Clear Confident Leader Weekly Observer, Issue #4
From the Greenbelt of Boise, Idaho, Transitioning to Fall
The wicked leader is he who the people despise.
The good leader is he who the people revere.
The great leader is he who the people say,
‘We did it ourselves.’
– Lao Tzu
One expectation of leaders is they clear the way for their people, teams, and organization. Many people are asked to lead based on their strengths in doing things to get results. When asked to clear the way, our unconscious reaction is to leap into doing, and/or telling people what we would do. This impulse to do and tell can get in our way, inhibiting trust and growth in our teams and organizations. Here are four alternatives to consider.
Step aside to Clear the Way
This spring I hiked the Inca Trail with my wife, seven friends, two guides, and 16 porters. For one porter this was his first trip, and I was selected to be his “godfather”. Each day after breakfast and lunch we (the tourists and guides) would set off on the trail with our light day packs. About an hour later the porters would come streaming by with their heavy packs carrying everything needed for our comfort and safety. They were running to the next location to have it all setup for our arrival. Our role was to lookout for them, step aside to get out of the way, and say Thank You as they passed. At the end of the trail, my role was to recognize and thank my “god son” and the others who served as his guides along the way.
How often do you step aside to get out of the way, say thank you to those doing the heavy lifting, and recognize the leadership of your teams for getting everyone to the destination?
Facilitate dialog to make Clear the Way
Two years ago, I was hiking in the Cotswolds of England with my wife and six of the same friends. No guides, only written instructions and a map to get from one bed and breakfast to the next for six days and 65 miles. “Go down the street to the lane on the right. At the end of the lane, turn left. Follow the hedgerow on the right to the end of the field, cross the stile to the next field, and climb the hill to the far corner.” We frequently found ourselves unsure of where to go, got off course, and had to adapt. At those times, we would resort to independently reading the instructions and map, and try to figure out what next. Over the days we found a rhythm by asking “What’s your interpretation? What do you see? What choices do we have? What next steps do we want to take?” Everyone contributed insights that led to reaching our nightly destinations together.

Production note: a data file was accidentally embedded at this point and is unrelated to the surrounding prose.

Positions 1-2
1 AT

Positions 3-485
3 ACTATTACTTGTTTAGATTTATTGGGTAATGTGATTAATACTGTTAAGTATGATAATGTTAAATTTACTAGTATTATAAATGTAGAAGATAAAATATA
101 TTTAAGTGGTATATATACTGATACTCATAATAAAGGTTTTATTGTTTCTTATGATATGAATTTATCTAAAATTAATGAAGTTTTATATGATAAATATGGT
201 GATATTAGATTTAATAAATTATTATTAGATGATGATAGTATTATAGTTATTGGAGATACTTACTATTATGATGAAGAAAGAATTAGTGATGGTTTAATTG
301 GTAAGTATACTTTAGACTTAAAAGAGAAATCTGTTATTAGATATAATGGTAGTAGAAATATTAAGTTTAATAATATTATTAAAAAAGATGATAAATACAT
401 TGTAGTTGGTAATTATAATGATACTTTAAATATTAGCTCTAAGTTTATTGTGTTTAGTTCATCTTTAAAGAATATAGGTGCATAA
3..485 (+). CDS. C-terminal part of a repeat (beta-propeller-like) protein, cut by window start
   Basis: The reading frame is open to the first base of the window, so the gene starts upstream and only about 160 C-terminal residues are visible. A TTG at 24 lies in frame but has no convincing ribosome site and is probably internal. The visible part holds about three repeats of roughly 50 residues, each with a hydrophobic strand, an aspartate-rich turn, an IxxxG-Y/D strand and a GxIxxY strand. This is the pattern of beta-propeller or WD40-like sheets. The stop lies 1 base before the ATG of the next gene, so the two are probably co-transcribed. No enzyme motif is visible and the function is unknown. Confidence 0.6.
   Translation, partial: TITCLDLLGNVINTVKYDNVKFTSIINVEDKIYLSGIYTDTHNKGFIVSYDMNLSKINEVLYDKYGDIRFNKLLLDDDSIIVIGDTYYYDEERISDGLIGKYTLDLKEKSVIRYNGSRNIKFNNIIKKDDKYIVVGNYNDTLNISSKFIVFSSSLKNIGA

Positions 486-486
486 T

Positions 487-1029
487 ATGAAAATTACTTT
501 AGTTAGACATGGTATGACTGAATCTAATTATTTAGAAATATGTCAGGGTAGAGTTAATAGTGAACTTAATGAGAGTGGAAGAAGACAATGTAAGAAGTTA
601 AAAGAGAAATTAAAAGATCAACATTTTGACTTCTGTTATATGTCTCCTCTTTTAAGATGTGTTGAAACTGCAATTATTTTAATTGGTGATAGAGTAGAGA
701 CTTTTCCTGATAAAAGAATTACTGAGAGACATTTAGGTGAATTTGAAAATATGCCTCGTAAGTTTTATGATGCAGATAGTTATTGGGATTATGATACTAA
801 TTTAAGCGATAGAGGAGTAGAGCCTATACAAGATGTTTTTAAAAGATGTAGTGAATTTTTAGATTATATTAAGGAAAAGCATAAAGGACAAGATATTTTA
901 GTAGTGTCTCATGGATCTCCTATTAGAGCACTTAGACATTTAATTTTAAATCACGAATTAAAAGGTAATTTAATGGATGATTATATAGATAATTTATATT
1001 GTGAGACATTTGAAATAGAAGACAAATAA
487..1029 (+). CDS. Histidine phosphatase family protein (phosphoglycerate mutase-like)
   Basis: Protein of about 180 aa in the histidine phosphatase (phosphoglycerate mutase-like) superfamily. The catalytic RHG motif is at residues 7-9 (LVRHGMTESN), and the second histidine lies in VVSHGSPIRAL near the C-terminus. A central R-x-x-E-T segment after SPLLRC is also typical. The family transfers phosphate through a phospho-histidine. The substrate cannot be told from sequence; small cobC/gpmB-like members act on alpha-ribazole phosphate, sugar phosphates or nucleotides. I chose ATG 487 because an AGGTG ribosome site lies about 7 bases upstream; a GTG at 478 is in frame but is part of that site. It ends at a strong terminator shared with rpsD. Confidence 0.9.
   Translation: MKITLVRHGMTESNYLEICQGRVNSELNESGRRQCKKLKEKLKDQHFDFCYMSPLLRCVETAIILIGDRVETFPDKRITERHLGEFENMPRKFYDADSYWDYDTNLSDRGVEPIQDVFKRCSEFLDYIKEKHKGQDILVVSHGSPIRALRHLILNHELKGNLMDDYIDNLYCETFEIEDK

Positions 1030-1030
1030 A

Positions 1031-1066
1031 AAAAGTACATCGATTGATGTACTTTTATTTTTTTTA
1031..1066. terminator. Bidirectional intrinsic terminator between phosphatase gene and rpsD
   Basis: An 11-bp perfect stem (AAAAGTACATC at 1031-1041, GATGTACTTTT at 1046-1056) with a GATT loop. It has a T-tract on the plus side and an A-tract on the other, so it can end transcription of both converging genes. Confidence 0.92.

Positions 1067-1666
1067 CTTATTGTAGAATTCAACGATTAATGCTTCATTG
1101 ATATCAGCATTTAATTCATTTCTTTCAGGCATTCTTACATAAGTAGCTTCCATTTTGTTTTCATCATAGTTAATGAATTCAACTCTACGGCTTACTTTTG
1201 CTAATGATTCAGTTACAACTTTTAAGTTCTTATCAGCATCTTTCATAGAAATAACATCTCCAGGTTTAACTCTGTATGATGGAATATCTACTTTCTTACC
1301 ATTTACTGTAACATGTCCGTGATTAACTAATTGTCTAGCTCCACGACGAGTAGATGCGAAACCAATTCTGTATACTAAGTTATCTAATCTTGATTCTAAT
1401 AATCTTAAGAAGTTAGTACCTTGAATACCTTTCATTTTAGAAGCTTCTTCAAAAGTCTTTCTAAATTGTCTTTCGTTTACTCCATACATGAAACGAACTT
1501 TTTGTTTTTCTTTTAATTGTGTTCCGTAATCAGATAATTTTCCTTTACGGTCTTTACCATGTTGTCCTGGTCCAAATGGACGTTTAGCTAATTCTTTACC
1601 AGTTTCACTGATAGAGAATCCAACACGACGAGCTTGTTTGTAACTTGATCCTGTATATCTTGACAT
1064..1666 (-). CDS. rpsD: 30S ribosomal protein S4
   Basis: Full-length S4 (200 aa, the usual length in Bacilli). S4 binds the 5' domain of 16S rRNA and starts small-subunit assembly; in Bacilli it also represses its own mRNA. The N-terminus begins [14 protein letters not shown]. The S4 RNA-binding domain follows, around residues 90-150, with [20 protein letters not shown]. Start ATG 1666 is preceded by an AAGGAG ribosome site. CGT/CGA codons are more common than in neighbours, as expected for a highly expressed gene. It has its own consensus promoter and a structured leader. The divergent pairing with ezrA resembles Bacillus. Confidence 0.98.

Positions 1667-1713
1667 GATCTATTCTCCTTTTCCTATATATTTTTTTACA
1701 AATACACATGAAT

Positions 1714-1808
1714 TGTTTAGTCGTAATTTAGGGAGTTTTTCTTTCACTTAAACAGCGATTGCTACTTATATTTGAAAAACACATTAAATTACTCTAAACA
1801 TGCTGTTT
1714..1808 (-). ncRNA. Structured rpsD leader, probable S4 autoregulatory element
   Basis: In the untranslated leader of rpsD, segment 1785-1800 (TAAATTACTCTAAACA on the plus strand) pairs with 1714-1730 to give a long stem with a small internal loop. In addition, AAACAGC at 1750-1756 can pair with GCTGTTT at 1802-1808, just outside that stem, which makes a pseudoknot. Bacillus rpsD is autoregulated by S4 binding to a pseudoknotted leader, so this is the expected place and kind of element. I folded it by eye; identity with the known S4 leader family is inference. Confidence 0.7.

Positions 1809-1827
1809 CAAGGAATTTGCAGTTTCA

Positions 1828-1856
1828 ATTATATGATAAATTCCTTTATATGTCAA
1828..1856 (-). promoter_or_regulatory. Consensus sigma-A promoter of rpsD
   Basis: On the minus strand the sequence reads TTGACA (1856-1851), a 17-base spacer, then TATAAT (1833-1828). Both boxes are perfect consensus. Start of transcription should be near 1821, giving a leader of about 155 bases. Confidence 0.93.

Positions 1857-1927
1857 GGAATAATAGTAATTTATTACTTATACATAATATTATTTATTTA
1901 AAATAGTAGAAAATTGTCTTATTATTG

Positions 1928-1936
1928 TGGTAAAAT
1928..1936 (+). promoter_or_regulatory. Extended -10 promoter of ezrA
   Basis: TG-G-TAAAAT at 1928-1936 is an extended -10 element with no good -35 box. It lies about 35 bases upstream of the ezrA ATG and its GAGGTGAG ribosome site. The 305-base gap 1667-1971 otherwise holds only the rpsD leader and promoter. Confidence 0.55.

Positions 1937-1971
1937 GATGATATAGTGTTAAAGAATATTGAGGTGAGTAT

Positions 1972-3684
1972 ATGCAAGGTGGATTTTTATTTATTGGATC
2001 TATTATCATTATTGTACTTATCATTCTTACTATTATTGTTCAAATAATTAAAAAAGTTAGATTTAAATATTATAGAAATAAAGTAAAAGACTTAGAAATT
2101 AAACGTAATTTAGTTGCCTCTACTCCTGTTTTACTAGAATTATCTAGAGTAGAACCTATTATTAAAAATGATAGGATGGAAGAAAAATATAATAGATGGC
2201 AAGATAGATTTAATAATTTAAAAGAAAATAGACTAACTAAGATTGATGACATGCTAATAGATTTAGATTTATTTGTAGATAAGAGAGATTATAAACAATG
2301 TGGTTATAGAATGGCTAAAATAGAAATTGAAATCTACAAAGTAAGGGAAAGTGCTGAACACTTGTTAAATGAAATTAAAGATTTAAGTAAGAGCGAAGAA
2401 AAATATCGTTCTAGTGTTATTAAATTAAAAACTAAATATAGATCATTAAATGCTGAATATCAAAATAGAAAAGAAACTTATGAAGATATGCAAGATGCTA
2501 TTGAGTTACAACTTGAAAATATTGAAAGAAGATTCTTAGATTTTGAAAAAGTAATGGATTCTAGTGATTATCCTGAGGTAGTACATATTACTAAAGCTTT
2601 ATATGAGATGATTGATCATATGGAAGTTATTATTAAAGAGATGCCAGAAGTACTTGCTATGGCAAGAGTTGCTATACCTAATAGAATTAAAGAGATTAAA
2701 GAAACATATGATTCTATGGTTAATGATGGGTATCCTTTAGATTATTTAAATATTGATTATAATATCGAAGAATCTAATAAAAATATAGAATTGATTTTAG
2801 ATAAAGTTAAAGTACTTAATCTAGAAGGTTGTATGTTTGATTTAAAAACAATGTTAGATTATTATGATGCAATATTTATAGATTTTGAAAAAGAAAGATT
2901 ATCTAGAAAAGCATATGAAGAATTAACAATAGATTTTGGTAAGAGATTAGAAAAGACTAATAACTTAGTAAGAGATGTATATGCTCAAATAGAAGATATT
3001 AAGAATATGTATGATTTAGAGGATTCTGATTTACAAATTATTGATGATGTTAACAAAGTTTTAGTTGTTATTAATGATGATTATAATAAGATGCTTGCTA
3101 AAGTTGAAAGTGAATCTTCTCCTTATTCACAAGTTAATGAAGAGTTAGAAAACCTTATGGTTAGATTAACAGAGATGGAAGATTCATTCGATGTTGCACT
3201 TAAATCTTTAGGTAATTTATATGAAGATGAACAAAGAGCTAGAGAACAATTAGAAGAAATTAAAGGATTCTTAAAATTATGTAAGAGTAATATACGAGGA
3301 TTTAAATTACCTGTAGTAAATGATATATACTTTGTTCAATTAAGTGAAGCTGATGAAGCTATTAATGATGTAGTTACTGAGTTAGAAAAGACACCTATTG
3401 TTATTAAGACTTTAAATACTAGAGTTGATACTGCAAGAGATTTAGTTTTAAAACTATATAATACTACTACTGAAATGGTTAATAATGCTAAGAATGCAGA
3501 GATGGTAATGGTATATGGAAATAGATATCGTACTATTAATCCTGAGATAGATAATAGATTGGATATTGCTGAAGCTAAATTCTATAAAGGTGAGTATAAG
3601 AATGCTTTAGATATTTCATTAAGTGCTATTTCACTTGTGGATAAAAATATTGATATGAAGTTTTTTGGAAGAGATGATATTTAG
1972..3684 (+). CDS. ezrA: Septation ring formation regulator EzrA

When you reach situations where it is unclear, how do you facilitate the dialog and enjoy the learning along the way with your group?
Coach people to help them Clear the Way for themselves
As I shifted from having answers to facilitating dialog, I became more aware of where each person on my team was holding themselves back. I began to help people clear the way for themselves, through coaching. When you coach, you engage others to define the real issues for themselves, and use their strengths and abilities to create solutions. Coaching is a creative partnership using specific skills, process, and principles to support their development and capacity to lead.
How are you coaching people? What skills, process, and principles are you using?
Clear the Way for yourself
I’ve come to face that I am my biggest limiter, and I transmit my limitations to those around me. I now focus on seeing and accepting where I am, and finding safe places to play, learn, experiment, and practice the skills to extend beyond my growth edge. In addition to my professional development, I enjoy the art of Aikido.
Where are your safe places to play and learn to extend beyond your leadership growth edge?
I view leadership as a life-long journey of becoming.
Let’s create a better future today!